This is all the more annoying, because some of the pieces here sound extremely interesting. They comprise the work of four composers of what I suppose we could call the ‘Penderecki generation’, when Polish music was beginning to free itself from the constraints of ‘socialist realism’ which had been imposed after 1945. None of the composers here is as experimental as Penderecki – at least as far as one can judge from the music here, written between 1961 and 1974 – but all make a good impression.
 
Tadeusz Baird is described in the booklet as “the master of archaization” and his Trouveurs’ Songs, setting mediaeval troubadour lyrics, have a decidedly modal air which nevertheless remains firmly rooted in the twentieth century. One might detect a slight influence of Orff’s similar techniques in parts of Carmina Burana, but the results are delectable and often very beautiful indeed. One oddity: the booklet twice describes the work as for “contralto and mezzo-soprano” but I can only detect one voice, only one singer is credited, and I suspect “and” is a misprint for “or”. The three songs are nicely contrasted, with a lively middle movement sandwiched between two more reflective texts, the final one a hymn to the “glorious King”, I think. The work was originally written for a ballet, and it is certainly the most approachable music on this disc.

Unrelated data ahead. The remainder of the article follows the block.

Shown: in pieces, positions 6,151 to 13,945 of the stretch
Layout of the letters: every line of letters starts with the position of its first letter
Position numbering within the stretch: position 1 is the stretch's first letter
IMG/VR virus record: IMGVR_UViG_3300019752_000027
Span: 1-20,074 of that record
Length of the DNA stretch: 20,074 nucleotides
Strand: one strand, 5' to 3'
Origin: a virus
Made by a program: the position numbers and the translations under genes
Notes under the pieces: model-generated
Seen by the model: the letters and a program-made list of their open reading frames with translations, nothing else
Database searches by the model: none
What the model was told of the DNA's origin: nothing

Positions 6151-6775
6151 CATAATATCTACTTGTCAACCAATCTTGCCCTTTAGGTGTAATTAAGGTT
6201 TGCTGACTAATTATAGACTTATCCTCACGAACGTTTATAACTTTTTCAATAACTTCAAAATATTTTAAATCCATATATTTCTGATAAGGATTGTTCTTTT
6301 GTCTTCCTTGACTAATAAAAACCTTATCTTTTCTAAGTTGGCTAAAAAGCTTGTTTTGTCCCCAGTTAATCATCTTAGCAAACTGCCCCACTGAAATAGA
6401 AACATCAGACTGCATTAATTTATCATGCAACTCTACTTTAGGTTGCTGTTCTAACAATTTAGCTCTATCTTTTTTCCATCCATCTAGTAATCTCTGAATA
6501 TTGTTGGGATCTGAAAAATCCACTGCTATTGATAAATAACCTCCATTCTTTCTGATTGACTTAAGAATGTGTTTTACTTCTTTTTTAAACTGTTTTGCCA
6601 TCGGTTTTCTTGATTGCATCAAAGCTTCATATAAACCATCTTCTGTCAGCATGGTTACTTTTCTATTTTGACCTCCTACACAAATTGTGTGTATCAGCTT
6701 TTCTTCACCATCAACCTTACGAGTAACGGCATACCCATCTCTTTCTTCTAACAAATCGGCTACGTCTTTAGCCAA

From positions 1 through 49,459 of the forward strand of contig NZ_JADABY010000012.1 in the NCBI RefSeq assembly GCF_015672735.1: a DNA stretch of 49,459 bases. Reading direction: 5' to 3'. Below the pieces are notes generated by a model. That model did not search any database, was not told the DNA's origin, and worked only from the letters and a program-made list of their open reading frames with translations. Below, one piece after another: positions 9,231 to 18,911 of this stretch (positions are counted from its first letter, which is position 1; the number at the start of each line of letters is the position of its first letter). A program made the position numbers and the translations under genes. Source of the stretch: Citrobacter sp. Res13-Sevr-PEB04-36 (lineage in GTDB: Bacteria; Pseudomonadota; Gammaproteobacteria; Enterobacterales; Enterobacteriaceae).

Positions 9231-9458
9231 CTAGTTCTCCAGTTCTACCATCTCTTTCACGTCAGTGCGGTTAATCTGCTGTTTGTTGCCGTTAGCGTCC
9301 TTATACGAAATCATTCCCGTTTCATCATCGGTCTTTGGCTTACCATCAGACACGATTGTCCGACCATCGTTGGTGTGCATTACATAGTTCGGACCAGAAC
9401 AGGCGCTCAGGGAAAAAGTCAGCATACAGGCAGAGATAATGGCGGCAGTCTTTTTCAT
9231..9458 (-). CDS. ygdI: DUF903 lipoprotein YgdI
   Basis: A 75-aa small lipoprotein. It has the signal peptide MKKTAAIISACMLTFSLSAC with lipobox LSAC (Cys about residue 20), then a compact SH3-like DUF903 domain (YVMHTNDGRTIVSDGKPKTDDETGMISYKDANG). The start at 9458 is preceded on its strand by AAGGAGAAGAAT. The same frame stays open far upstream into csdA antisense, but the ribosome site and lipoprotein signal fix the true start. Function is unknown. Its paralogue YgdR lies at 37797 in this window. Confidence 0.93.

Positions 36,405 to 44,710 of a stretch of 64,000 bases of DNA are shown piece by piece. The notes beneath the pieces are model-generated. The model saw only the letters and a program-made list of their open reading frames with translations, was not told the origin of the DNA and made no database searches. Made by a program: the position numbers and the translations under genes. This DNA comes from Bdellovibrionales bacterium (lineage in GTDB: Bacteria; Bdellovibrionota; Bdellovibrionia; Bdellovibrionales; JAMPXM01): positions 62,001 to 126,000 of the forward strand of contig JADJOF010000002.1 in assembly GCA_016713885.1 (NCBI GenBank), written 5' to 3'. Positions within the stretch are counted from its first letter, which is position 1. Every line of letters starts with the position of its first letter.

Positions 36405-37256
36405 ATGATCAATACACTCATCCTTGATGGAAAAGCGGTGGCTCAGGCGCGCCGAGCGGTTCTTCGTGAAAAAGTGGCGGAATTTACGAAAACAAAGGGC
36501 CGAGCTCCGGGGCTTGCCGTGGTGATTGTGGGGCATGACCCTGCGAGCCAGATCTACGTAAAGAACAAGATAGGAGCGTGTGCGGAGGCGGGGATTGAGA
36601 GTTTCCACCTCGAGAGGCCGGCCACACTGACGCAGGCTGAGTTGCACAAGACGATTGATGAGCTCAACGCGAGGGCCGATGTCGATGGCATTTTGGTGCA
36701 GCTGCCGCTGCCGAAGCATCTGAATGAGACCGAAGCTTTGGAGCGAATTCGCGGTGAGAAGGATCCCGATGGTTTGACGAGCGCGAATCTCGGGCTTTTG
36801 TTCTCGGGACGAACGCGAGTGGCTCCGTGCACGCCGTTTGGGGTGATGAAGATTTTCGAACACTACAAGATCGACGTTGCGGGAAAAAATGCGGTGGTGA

The texts of the three songs by Zygmunt Krause are in Malay, I presume, and the booklet tells us that they reflect the composer’s encounter with “Streminsky’s theory of Unism.” It goes on to define this philosophy as “general uniformity in the spacial plan of the composition, objectlessness and lack of contrasts.” I am not quite sure what this is supposed to mean, but the composer stated that his “main aim was to translate Streminsky’s theory into sound.” Well, there is certainly a sense of uniformity, and the words - if one could understand them at all - don’t seem to have much relevance to the music, which I suppose could be defined as “objectlessness”. The work as a whole is strangely unsatisfying.